Americans in Occupied Belgium, 1914–1918
Accounts of the War from Journalists, Tourists, Troops and Medical Staff
In stock (can be backordered)
About the Book
Belgium in the First World War—the first country invaded, the longest occupied, and when the war finally ended, the first forgotten. In 1914, Belgium was home to a large American colony which included representatives of American companies, artists, writers and diplomats with the American Legation. After the invasion, American journalists and adventurers flocked there to follow the action; military restrictions on travel were less stringent than in England or France.
As the most industrialized country in Europe, Belgium depended upon trade and food imports to support its economy. The war isolated Belgium and wholesale starvation was imminent by the fall of 1914. Herbert Hoover and his Commission for Relief in Belgium raised funds to purchase and import food to sustain Belgium and, eventually, Occupied France as well. Idealistic American volunteers (including some Rhodes scholars) supervised food distribution in the occupation zone. Along the Western Front in Belgium, hundreds of Americans served (illegally) in the British and Canadian armies. This book tells the story of the German invasion, occupation and retreat from the perspective of Americans who were there.
About the Author(s)
For years, Ed and Libby Klekowski have spent lengthy periods in a farmhouse in Lorraine, exploring the nearby villages and forests for the artifacts of war. Their discoveries were the basis of two hour-long documentaries on World War I on American Public Television. They live in Leverett, Massachusetts.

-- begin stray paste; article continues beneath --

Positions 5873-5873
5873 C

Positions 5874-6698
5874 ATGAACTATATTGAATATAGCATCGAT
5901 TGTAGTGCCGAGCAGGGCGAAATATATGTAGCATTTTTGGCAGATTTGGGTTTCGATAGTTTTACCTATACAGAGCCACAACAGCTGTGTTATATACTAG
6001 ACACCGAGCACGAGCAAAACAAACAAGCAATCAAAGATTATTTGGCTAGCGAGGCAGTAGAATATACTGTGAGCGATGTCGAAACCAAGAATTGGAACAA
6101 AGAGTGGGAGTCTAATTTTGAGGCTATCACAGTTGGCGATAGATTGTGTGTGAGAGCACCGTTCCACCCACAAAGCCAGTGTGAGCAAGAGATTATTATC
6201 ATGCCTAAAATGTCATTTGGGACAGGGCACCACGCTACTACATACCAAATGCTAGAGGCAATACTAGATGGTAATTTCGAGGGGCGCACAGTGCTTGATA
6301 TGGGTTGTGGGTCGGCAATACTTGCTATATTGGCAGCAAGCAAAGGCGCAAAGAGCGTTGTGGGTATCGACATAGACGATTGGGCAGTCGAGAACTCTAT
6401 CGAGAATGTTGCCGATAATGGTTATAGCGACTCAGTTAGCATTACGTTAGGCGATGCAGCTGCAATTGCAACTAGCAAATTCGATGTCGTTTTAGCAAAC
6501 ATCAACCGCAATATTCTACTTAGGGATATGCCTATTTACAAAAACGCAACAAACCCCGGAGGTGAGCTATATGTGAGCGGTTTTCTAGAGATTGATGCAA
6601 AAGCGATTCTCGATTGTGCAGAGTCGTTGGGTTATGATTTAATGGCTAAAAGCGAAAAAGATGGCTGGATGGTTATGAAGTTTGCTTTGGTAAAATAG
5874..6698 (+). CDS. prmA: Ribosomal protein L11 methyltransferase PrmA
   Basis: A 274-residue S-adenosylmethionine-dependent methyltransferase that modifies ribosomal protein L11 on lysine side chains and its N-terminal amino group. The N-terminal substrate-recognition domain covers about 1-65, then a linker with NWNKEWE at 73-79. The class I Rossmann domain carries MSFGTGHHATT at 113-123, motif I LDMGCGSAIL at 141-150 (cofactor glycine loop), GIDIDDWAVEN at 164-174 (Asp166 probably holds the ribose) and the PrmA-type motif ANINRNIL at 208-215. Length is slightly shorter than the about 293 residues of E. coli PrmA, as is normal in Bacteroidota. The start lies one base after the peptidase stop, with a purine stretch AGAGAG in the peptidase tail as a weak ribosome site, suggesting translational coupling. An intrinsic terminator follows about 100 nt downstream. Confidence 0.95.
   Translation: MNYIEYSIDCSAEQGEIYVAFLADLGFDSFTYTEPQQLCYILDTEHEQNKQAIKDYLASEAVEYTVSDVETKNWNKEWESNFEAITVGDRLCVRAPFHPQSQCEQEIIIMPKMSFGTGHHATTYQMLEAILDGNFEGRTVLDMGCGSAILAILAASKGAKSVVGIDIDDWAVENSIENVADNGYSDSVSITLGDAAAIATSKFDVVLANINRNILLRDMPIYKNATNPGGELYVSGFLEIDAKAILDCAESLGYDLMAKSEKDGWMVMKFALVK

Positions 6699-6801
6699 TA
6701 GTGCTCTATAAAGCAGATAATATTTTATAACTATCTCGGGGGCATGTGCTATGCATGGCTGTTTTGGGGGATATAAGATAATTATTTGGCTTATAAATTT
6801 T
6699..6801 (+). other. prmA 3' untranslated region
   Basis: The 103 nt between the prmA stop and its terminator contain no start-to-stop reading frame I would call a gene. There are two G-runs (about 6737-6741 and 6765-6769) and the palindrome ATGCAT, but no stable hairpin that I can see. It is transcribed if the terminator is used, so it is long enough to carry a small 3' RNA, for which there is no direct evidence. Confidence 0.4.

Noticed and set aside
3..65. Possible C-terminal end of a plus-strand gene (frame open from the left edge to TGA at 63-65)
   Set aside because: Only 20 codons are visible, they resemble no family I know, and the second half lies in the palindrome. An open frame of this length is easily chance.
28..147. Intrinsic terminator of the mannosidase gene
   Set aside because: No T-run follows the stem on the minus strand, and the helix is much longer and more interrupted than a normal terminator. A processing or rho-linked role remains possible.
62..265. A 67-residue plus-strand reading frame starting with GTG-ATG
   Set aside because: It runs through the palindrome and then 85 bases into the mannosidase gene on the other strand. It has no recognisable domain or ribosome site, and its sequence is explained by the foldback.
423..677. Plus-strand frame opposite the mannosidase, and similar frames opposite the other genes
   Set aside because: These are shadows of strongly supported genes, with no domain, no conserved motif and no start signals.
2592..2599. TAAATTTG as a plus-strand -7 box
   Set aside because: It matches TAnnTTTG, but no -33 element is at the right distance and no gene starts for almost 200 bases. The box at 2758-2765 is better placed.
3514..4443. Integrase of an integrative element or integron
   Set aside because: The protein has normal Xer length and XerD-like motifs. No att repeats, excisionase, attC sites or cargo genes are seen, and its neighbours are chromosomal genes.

Ed Klekowski and Libby Klekowski
Format: softcover (6 x 9)
Bibliographic Info: 51 photos, 10 maps, notes, bibliography, index
Copyright Date: 2014
Table of Contents
Table of Contents
1. The Attack 9
2. Book Burning 30
3. Murder and Mayhem on the Meuse 50
4. Besieged Antwerp 67
5. The Last Ditch in Belgium 91
6. Prussian Belgium 113
7. Is Food a Weapon? 131
8. Feeding the Etappen Zone and Social Darwinism 151
9. Battles Around Ypres 169
10. Medieval U-Boat Nest 190
11. Americans Going and Coming 208
12. Final Acts 227
13. After the War 244
Chapter Notes 259
“vividly describes the human condition of Americans in Belgium and uncovers the horror brought against the Belgian people by the German Army. The authors captivate the reader by revealing the personal experience and individual perspective of the war and its effects…gripping accounts”—H-Net Reviews.